Tuesday, July 26, 2011

Now what do you really think?

Part 1

(photo courtesy of The Clarity of Night blog by Jason Evans)

Here's my entry from the Clarity of Night "Elemental" contest. I received lots of lovely feedback, but now what I'm looking for is constructive criticism, anywhere from premise to POV to plot to language use. What are its shortcomings? What could be improved?

For instance, I know I used basic, direct language and sentence structure. Could it/should it have been more poetic? More complex in structure?

Here's another...At least one commenter noticed that I didn't clearly identify the narrator's gender. That was deliberate (and I could explain, if anyone cares), but does that work for you? Would it have been more effective if you knew the narrator was male?

Yet another...There are jumps that might leave the reader unclear about shifts in time and location. Problem?


by Precie

Without warning, the world ended in fire.

Or, at least, there was no warning for my people.

Mother correcting my brother's penmanship before school. Father ordering me to get a haunch of beef from the refrigerator to prepare for the lunch rush.

The lights go out. The ground bucks and waves. Massive slabs of meat buffet me as I try to dodge the barbed hooks clanging around me.

Even after the earth settles, the electricity does not return. When I finally find the door, it does not give. I have no way to tell how much time passes, how much time I spend screaming, pounding at the door. No way to tell how much of the fluid on my hands is blood or tears or excretion, as the smells combine with the rotting carcasses surrounding me.

“You were one of the lucky ones,” I am told over and over by rescuers, by doctors, by other survivors.

I do not feel lucky. How can such an endless nightmare be lucky? Almost nothing is left standing. Ashen remains blend into the rubble.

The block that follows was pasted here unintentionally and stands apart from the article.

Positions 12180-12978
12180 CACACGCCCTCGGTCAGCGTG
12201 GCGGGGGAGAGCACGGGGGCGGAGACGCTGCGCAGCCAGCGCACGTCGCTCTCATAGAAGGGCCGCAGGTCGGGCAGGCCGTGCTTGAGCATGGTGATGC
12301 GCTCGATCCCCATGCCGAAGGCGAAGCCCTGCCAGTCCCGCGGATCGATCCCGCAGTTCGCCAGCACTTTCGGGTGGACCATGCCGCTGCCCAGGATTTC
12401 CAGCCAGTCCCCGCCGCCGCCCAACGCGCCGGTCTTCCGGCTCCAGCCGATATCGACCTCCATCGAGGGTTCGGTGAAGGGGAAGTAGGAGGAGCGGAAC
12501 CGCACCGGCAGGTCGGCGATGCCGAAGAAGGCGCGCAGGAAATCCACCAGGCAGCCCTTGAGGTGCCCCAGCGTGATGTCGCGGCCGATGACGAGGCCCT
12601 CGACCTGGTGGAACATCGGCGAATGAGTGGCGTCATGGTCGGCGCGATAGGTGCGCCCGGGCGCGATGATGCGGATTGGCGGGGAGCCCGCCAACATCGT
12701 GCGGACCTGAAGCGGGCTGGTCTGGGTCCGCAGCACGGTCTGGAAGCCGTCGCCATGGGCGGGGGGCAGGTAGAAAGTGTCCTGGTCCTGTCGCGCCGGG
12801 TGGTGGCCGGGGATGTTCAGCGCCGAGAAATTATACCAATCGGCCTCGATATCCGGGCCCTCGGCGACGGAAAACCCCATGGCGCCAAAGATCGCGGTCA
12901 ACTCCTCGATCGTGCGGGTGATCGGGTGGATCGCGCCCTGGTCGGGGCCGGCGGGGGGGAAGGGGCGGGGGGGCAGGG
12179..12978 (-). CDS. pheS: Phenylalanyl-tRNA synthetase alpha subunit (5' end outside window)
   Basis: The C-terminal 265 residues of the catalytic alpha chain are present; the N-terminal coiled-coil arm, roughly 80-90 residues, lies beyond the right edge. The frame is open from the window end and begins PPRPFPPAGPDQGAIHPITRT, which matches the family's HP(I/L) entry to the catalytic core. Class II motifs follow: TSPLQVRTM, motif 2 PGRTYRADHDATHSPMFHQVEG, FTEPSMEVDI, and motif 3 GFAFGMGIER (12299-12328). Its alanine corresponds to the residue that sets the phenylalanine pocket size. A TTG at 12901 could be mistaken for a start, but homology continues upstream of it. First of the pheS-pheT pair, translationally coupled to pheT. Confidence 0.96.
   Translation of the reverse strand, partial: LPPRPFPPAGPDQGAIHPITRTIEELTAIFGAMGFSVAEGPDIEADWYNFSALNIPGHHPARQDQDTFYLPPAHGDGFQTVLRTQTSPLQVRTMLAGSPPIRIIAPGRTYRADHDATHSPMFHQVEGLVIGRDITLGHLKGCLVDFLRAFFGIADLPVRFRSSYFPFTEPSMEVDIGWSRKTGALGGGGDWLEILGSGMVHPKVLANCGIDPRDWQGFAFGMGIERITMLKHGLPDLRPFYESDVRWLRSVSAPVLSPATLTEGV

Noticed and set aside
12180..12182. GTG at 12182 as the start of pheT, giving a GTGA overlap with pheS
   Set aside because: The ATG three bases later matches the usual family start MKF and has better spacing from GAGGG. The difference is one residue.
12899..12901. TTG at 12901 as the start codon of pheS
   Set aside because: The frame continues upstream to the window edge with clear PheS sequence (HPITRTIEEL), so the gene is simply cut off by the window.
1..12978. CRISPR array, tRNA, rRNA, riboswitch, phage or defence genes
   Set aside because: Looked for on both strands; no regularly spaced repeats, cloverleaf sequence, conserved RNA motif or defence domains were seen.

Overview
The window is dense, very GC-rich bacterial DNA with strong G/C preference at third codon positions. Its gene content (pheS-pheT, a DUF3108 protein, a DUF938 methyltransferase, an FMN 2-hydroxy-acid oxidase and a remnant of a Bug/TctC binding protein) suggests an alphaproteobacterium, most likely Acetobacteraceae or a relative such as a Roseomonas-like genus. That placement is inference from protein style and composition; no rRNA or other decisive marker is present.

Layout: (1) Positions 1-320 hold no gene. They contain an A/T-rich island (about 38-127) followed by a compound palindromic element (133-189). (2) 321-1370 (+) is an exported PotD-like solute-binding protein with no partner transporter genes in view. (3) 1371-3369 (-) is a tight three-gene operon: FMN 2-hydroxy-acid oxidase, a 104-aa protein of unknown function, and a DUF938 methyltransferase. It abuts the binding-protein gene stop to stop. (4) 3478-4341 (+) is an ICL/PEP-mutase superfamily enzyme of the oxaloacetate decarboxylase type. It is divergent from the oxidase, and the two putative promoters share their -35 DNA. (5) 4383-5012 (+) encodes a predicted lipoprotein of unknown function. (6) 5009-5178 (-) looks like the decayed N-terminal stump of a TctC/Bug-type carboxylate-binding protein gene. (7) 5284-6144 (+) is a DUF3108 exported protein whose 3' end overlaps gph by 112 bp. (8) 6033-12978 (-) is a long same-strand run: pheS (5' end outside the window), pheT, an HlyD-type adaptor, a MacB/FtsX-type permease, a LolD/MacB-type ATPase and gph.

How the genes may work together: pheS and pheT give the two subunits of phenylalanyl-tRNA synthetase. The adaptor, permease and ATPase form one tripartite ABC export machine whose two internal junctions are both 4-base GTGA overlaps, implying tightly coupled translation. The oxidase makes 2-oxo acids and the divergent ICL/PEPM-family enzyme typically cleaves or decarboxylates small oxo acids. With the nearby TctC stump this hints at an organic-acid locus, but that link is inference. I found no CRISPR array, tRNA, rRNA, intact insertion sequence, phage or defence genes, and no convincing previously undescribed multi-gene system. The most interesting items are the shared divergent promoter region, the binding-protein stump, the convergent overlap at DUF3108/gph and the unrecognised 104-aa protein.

The emperor will not let this cowardly strike on innocents go unpunished. He will rain an answering fire on our enemies.

I do my part. The Red Cross nurses, foreign and incomprehensible, smile as I sprinkle the oleander blossoms on their desk and lay out the meager feast I have concocted from their rations. They will be the first to burn, from the inside out.


Part 2

(Photo courtesy of http://www.agriviet.com/)

Here's some explication...backstory about a few of my choices, if you will.

  • "without warning"--The first two lines were important to me because that's how the bombing started. Although the US put wheels in motion to inform Japan that the bombing would happen, there were glitches and ultimately no warning was given, certainly not to the people of Hiroshima.
  • oleander--Oleander is poisonous when injested (blossoms, bark, any part of it), but that wasn't the reason I chose it for the story. Initially, the food was poisoned in some unspecified way. BUT...oleander was the first flower to rebloom after the bombing. It wasn't until the spring of 1946. So my timing is a little off...since I intended this to be closer to the actual bombing. Some evergreen trees were only burned in parts, but I don't know if any delicate oleander blossoms would have survived. Anywhooo, you don't need me to spiral into this subject. Just wanted you to know what the oleander meant to me.